Do you have a favorite holiday beverage? One of our favorites is definitely mulled wine. It always sounds like the perfect hot drink for a chilly winter night, especially so around the holidays. A simple blend of wine, a little brandy ;-), citrus, and spices that provide a burst of flavor in every sip. Cinnamon, star anise, cloves, cardamom, and a dash of honey will certainly do the trick.
To add the distinct flavor of mulled wine, we like to use whole spices – whole cinnamon sticks, whole cloves, cardamom pods, and whole star anise. For one, because we can easily remove them before drinking, but also because we know exactly what they are and don’t have to worry about any fillers, or risk other substances hiding in our spices…
Unfortunately, food fraud does exist and pre-ground spices run a higher risk of being adulterated. This is particularly true with spices like black pepper, turmeric powder, red chili powder, saffron, cumin, and cinnamon. Common adulterants include sand, dirt, chalk powder, bark, sawdust, other seeds/berries, and the list goes on…
For the producer, mixing in cheap ingredients is one way to increase profit margins. Spices are expensive after all! Now that’s not to say that ALL pre-ground spices are adulterated.
Many spices come exactly as advertised, but the risk of buying adulterated spices exists regardless, especially for pre-ground spices. It’s much more difficult to add filler into whole spices than it is for pre-ground spices, which can be mixed in quite easily.
Mitigating the risks
If you don’t want to have to worry about whether or not the spice you just bought has been adulterated, then start buying whole spices! We’ve started buying whole spices and grinding them ourselves at home with our inexpensive coffee grinder. Just be sure to wash out those lingering coffee grounds first!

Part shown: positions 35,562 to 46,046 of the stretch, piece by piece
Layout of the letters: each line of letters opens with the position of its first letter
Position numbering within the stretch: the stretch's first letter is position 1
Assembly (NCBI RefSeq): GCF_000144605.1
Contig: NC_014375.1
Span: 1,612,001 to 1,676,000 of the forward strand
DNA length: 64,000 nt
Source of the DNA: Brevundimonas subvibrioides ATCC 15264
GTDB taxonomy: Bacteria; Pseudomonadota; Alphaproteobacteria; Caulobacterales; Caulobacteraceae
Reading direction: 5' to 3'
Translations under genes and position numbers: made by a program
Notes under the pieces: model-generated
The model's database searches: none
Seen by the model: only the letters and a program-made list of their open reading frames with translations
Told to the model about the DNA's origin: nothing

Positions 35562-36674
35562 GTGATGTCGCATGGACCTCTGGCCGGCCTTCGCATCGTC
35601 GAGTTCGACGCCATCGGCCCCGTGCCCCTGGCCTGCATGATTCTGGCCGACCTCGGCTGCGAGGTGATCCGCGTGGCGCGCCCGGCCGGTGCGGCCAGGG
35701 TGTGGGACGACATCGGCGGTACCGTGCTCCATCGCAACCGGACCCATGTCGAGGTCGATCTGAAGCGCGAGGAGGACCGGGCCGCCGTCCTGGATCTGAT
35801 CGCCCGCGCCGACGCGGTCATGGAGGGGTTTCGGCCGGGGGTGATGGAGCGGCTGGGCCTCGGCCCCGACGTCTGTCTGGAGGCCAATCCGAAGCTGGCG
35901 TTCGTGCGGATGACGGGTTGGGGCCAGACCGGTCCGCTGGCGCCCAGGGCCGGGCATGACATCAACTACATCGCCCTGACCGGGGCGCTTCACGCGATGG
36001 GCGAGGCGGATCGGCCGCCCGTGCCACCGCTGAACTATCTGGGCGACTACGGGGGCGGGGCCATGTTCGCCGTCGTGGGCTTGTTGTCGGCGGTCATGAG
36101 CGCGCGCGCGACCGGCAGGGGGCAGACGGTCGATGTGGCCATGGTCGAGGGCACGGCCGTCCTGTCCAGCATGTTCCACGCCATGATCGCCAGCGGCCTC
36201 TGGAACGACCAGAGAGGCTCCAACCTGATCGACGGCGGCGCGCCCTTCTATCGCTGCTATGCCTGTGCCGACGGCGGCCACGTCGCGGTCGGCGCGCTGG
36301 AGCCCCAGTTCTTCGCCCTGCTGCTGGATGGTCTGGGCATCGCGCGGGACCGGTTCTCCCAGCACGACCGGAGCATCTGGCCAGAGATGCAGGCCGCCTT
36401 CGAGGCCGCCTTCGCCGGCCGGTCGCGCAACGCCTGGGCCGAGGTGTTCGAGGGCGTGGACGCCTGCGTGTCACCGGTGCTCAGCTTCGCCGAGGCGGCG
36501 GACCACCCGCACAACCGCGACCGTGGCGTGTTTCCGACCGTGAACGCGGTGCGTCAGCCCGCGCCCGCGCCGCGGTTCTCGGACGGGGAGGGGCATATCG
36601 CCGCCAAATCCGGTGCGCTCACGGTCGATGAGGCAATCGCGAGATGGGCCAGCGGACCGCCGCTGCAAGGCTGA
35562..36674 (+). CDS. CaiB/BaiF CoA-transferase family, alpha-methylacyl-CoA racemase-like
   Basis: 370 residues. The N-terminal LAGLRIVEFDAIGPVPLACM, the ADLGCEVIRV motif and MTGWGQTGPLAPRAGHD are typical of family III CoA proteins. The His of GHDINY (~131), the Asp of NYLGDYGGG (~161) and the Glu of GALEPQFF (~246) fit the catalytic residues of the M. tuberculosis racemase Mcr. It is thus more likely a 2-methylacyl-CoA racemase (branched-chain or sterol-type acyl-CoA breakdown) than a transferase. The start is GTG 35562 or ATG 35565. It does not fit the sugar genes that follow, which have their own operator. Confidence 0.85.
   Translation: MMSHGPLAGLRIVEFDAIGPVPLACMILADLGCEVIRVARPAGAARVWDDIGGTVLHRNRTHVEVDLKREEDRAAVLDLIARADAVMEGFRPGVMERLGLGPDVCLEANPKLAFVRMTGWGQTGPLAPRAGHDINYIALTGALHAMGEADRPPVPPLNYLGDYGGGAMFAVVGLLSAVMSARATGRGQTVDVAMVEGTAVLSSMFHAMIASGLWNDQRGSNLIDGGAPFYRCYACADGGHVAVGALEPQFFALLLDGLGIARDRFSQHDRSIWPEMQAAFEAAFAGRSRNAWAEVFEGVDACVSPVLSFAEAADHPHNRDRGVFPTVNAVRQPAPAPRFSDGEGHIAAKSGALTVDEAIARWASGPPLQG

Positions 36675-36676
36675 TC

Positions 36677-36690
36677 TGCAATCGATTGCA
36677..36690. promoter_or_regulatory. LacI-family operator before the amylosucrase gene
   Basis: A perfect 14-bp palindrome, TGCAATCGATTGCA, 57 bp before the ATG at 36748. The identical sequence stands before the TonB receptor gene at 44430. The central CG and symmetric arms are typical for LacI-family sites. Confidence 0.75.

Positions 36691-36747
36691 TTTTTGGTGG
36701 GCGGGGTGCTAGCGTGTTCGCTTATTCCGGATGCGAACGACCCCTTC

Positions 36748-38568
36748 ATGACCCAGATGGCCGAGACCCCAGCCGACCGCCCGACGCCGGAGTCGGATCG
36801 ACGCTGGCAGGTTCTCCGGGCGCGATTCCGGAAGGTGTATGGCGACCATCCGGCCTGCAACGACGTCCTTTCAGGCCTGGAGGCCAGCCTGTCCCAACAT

Cumin seeds for example, are so much more flavorful and aromatic than pre-ground cumin. This is partly because whole spices stay fresher for longer when compared to pre-ground spices. And also due to the fact that whole spices retain their valuable oils, which can be lost in pre-ground spices during processing.
Cinnamon is another great example of a spice we always buy whole. First off, cinnamon sticks are the preferred way to fully infuse your mulled wine with wonderful cinnamon flavors, rather than an underwhelming quick sprinkle on top.
And second, cinnamon sticks are easily ground with the same simple coffee/spice grinder we mentioned earlier! I think our electric grinder only cost like $15-20!?
Historically we’ve used it for grinding coffee beans, but this invaluable ally also lets us grind our own spices at home. Grinding your own ingredients is one of the best ways to know exactly what you’re getting!
So grab those whole spices and a bottle of red wine! Let’s dive in and make a delicious mulled wine mixture to kick back and enjoy a relaxing evening.
“Variety’s the very spice of life, That gives it all its flavor.” – William CowperPrint
Homemade mulled wine is super easy and perfect for holiday entertaining or a warm cozy beverage to relax after a long day. Customize it with your favorite spices like whole cinnamon, cloves and star anise!
- 1 bottle (750 ml) dry red wine (I like to use cabernet sauvignon)
- 2 cinnamon sticks (I recommend using Ceylon cinnamon)
- 2 star anise pods
- 6-8 whole cloves
- 2 cardamom pods (optional)
- 1-2 oranges, sliced
- 1/4 cup honey or maple syrup (optional, depending on desired sweetness)
- 2 ounces brandy or tawny port (optional)
- Combine all ingredients in a medium pot and bring to a slight simmer. Reduce heat and let simmer lightly at least 15 minutes, or up to 3 hours. But don’t let the mixture boil, or the alcohol will boil off.
- Strain and serve warm. Garnish with an orange slice and any other desired garnishes.
MAKE VEGAN: Use maple syrup or agave instead of honey.
What are your favorites spices? Do you buy them pre-ground or whole? Let us know in the comments! Also learn all about some health benefits of cinnamon by checking out our Cinnamon Spiced Applesauce recipe.